By Kathy Hubbard
“I may need to go on insulin and I’m scared,” wrote a young man on a diabetes forum site. One of the women who answered said that she sobbed through her entire doctor’s appointment while being shown how to give herself an injection. In her words, it turned out to be a “no biggie.”
“It hurts less than a lancet. In fact, it really doesn’t hurt at all,” she wrote.
What are people afraid of when it comes to being prescribed insulin? Many things. And those things will be the topic of conversation on Tuesday, September 8 at 10 a.m. in the classroom of Bonner General Health (520 N. 3rd Avenue).
The presenter, Norma Cannon, is a diabetic. She is also one of the A1C Champions who bring diabetes management training to communities like ours. Her “been there, done that” experience gives her the ability to counsel, console and inspire diabetes patients.
If you would like to attend this free, one-hour session, please call BGH Diabetes Education at 208-265-1116 to register.
The key facts, according to American Diabetes Association are that 29.1 million children and adults in the U.S. have diabetes. That’s 9.3 percent of the population.
Of those diagnosed, only five percent has type 1 diabetes. Roughly one to five percent has another rare type of the disease while at least 90 percent has type 2 diabetes.
Let’s let the ADA explain the difference. “Inside the pancreas, beta cells make the hormone insulin. With each meal, beta cells release insulin to help the body use or store the blood glucose it gets from food.
“In people with type 1 diabetes, the pancreas no longer makes insulin. The beta cells have been destroyed and they need insulin shots to use glucose from meals.
“People with type 2 diabetes make insulin, but their bodies don’t respond well to it. Some people with type 2 diabetes need diabetes pills or insulin shots to help their bodies use glucose for energy.
“Insulin cannot be taken as a pill because it would be broken down during digestion just like the protein in food. It must be injected into the fat under your skin for it to get into your blood.”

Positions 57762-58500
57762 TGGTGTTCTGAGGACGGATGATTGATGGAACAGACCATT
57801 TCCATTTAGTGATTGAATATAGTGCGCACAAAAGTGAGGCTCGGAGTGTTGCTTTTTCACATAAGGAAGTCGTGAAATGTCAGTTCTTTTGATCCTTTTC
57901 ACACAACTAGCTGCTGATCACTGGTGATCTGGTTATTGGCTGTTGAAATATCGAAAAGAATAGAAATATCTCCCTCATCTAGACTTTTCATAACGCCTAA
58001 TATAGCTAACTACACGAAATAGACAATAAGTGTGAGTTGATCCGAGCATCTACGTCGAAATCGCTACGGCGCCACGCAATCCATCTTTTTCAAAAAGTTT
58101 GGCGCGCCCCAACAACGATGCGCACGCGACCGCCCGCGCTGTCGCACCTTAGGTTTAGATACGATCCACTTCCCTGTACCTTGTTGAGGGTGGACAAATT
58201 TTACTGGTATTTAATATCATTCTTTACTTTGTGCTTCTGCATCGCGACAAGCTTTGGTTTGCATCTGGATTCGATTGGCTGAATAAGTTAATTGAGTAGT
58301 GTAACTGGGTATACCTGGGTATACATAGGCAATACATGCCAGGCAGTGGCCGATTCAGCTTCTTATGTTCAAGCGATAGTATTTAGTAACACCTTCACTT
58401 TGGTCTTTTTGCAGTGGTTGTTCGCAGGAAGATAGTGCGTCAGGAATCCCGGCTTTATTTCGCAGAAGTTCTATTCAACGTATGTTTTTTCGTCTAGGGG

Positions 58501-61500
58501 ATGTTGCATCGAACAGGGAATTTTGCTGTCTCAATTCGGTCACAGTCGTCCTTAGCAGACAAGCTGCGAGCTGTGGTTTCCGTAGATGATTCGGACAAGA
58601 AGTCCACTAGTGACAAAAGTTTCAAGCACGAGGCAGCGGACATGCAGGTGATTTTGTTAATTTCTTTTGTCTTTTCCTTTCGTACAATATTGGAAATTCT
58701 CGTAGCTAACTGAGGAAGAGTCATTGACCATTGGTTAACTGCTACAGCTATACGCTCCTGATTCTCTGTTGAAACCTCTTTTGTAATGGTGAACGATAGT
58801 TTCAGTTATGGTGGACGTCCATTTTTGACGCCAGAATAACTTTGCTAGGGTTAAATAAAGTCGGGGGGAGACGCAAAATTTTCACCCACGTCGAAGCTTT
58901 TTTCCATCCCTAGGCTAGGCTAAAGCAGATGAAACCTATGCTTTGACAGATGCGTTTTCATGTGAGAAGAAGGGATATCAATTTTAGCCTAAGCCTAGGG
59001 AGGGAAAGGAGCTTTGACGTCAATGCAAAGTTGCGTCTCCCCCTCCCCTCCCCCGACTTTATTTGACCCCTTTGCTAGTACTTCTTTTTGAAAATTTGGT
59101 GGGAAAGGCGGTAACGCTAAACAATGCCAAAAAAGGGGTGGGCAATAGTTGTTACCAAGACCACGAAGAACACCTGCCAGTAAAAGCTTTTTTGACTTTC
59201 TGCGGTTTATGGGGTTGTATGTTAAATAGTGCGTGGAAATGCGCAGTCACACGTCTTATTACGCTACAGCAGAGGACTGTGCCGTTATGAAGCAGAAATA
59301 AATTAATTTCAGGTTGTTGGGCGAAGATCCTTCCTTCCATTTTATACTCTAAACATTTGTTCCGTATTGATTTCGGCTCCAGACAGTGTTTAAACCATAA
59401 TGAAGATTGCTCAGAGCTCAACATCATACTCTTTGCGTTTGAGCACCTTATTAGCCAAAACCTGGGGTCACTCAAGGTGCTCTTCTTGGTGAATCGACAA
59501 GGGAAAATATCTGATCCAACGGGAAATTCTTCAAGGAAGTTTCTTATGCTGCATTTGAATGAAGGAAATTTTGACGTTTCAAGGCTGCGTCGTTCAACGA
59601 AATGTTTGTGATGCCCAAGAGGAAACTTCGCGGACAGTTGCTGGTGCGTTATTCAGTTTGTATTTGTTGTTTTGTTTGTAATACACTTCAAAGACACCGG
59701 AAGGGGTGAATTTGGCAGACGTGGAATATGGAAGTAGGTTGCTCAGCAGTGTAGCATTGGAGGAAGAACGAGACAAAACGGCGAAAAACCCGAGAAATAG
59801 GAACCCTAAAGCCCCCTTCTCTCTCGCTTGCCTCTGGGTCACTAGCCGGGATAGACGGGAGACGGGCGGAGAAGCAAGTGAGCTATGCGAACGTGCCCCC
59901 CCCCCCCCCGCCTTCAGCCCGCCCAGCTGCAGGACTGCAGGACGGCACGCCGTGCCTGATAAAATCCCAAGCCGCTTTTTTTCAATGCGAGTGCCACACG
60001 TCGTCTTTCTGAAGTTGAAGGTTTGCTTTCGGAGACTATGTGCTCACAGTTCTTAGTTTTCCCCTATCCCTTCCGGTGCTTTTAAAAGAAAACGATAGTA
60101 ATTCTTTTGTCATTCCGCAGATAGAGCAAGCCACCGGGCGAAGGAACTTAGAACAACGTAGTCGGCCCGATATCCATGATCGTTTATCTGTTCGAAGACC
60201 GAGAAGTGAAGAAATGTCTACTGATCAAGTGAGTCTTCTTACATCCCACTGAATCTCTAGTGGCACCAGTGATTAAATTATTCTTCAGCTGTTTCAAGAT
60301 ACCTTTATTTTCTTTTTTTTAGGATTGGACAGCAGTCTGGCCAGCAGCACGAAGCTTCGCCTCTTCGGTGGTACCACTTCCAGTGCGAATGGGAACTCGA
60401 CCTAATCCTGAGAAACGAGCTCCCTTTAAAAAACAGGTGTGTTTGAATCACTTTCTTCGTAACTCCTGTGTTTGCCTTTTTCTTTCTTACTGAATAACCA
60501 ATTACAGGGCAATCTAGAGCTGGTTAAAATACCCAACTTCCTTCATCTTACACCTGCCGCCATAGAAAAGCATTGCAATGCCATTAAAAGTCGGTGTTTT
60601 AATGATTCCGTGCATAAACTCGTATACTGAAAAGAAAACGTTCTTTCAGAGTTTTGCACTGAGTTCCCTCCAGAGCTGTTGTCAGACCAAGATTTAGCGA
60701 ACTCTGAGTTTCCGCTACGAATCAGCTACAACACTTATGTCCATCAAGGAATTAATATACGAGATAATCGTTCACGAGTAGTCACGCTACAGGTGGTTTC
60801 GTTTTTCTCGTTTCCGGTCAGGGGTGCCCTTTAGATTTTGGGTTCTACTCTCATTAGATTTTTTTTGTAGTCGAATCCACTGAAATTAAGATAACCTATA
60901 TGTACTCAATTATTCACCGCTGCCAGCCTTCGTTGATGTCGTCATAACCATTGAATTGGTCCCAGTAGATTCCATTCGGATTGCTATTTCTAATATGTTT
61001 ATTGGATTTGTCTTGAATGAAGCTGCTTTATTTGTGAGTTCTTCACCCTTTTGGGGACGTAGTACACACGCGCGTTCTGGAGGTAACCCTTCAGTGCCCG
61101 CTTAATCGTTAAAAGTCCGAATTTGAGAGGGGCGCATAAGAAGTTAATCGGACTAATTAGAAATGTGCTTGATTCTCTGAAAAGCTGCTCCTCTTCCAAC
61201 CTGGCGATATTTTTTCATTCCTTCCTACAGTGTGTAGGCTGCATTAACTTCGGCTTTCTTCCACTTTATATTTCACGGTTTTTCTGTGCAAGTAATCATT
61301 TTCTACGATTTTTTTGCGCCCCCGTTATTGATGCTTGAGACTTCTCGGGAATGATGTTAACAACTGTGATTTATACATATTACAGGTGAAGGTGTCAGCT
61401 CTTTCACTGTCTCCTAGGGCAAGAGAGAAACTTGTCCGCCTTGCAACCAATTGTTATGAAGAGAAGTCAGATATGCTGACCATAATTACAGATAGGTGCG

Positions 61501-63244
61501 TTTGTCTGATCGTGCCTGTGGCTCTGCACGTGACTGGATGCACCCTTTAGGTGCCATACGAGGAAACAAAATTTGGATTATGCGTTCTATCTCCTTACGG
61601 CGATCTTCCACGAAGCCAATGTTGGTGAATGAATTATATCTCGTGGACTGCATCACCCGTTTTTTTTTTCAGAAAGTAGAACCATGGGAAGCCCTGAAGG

Complications of untreated diabetes can be debilitating and costly. Hospitalization for heart attacks and strokes were 1.8 and 1.5 percent higher respectively among adults with diabetes. Diabetic retinopathy (loss of vision), kidney failure, hearing loss and mild to severe forms of neuropathy (weakness, numbness and pain usually in the hands and feet) contribute to the $245 billion spent annually on diabetes diagnosis and care.
One in ten healthcare dollars is spent treating diabetes and its complications. One in five health care dollars is spent caring for people with diabetes.
And, it gets worse. “More than 60 percent of non-traumatic lower-limb amputations occur in people with diabetes,” ADA says. “Diabetes kills more Americans every year than AIDS and breast cancer combined.”
The ADA estimates that as many as one in three American adults will have diabetes by 2050 if present trends continue. But, we can stop or at least slow it down. 85.2 percent of people with type 2 diabetes are overweight or obese.
A healthy diet, weight and exercise plan can lower your risk of type 2 diabetes. As can quitting smoking and lowering your blood pressure. The ADA has a quick risk test on their website, www.diabetes.org, but nothing will beat talking to your healthcare professional about your chances for developing the disease.
Hopefully, you can see the importance of managing your diabetes. You have some options. Come hear Cannon’s presentation and see if the information doesn’t change your opinion or reinforce your knowledge about what your options are. Remember, you are the most important member of your healthcare team.
Kathy Hubbard is a member of Bonner General Health Foundation Advisory Council. She can be reached at 264-4029 or firstname.lastname@example.org.